I see the parents of children with diabetes who are more stable, or whose numbers do not fluctuate as much, hence, feel it is safe not to test often, are still making judgmental remarks about the ones that do. Assuming that when our child comes home from school we first ask “how were your numbers” rather than ask about the Math test! Once again, stating that we are tightly controlling our child and THAT is the reason we have many low blood sugars. When you should know that the diagnosis for this disease is “Diabetes Mellitus, UNCONTROLLABLE.” It is what it says it is… “Uncontrollable.” Stating, INCORRECTLY, that testing interferes with the ability for a child to feel their lows. Never heard that one before; will have to run it by our endo. Hypoglycemic unawareness will become more common the length of time your child has had diabetes. It is a secondary symptom of the disease. Many people who have had Type 1 for five years or more will become hypoglycemic unaware…. it is not as simple as “resetting the glucostat.” For us, our child can and does feel her lows, but only when standing. Never when seated or asleep. Her only symptoms are shakey legs or being hungry. How many children wake from a very deep sleep and pronounce… “I feel low.” I would venture to say not many. For those of us who use or have used cgms, it is an eye-opener. Even on nights you think went well, you can see scarey dips in blood sugar. And when not using cgms, you can see a scarey dip in an hour on recently tested night-time basals taken just the night before. Just as I would NEVER insist a Mom MUST get up and check her child’s blood sugar X times a day and X times at night and state they are unfit parents if they do not do so, I would never imply the reverse. You’re right, this is not a numbers game, so stop counting! Stop counting the amount of strips we feel we need to use to keep our child safe! Be it 8 to 10 strips a day, as we used when our child was 8 years old at dx (BEFORE puberty); or up to 15 strips a day, due to exercise, puberty or teen growth hormonal issues. YDMV means JUST THAT. Each individual mother or father, who looks at their child’s blood sugar patterns over time, who logs the numbers, analyzes them, witnesses the day-to-day and night-to-night issues, is an expert in their own child’s diabetes. Not your child’s diabetes; their child’s diabetes. Parents should use the good common sense God gave them and determine for themselves if they are going to stay up and check BS or go to sleep for the evening, not listen to the advice of another parent… on the Internet, no less. For those of you who don’t have issues at night, forget the tendency to think others are just doing it wrong, “running their child too tight,” overprotective and just thank God things are good in your house and you can get a good night’s rest. Remember, too, that this can change on a dime. Daily observation and careful analysis should be your guide. I can’t stress enough: Every person has a unique, individual metabolism. This disease is metabolic in nature. Even if you have two children with D in your house, each will react differently. Why, then are parents advising, judging and questioning other parents? P.S. IMO, making such an issue over blood sugar checks is ridiculous. They take all of one minute. She only really felt them in the beginning. As I mentioned before, it does not hurt her and she does it routinely, not batting an eye. Ten to fifteen minutes a day is no big deal. She’s tough and D has made her even tougher. Parents, Man up; my girl has long ago.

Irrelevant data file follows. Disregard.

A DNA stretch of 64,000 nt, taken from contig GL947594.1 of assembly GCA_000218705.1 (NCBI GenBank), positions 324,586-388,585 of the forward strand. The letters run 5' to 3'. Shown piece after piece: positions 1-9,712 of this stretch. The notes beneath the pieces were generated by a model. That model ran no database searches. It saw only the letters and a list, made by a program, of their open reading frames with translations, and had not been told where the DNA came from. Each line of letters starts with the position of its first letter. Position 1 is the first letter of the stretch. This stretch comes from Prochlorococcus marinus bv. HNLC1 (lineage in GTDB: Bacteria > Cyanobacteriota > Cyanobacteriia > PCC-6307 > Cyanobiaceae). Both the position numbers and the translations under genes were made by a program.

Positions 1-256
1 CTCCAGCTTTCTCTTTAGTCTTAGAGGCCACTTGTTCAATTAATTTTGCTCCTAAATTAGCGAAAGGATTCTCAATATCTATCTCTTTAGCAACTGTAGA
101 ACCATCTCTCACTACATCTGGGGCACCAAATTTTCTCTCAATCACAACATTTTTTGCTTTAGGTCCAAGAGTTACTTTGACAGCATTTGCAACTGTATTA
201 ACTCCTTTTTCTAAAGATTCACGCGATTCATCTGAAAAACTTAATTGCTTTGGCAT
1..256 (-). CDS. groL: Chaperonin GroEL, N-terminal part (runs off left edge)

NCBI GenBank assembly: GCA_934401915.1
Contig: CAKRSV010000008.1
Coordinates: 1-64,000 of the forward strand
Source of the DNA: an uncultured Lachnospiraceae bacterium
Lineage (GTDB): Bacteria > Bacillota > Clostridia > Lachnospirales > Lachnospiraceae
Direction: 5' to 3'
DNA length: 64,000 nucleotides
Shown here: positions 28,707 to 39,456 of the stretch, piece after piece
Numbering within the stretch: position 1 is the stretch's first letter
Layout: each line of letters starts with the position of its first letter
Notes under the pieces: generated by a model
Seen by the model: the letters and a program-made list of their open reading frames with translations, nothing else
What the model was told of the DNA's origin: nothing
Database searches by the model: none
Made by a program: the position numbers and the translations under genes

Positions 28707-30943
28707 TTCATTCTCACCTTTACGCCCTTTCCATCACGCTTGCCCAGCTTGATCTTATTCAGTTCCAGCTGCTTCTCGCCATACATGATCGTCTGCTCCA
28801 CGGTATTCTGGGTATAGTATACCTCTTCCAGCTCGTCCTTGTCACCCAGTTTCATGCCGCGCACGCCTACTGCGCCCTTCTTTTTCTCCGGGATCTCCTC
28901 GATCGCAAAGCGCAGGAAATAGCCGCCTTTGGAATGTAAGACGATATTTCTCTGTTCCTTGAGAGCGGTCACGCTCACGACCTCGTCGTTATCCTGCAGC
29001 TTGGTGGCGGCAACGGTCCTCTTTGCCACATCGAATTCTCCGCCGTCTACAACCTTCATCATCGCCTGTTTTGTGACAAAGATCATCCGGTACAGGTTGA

4. Michelle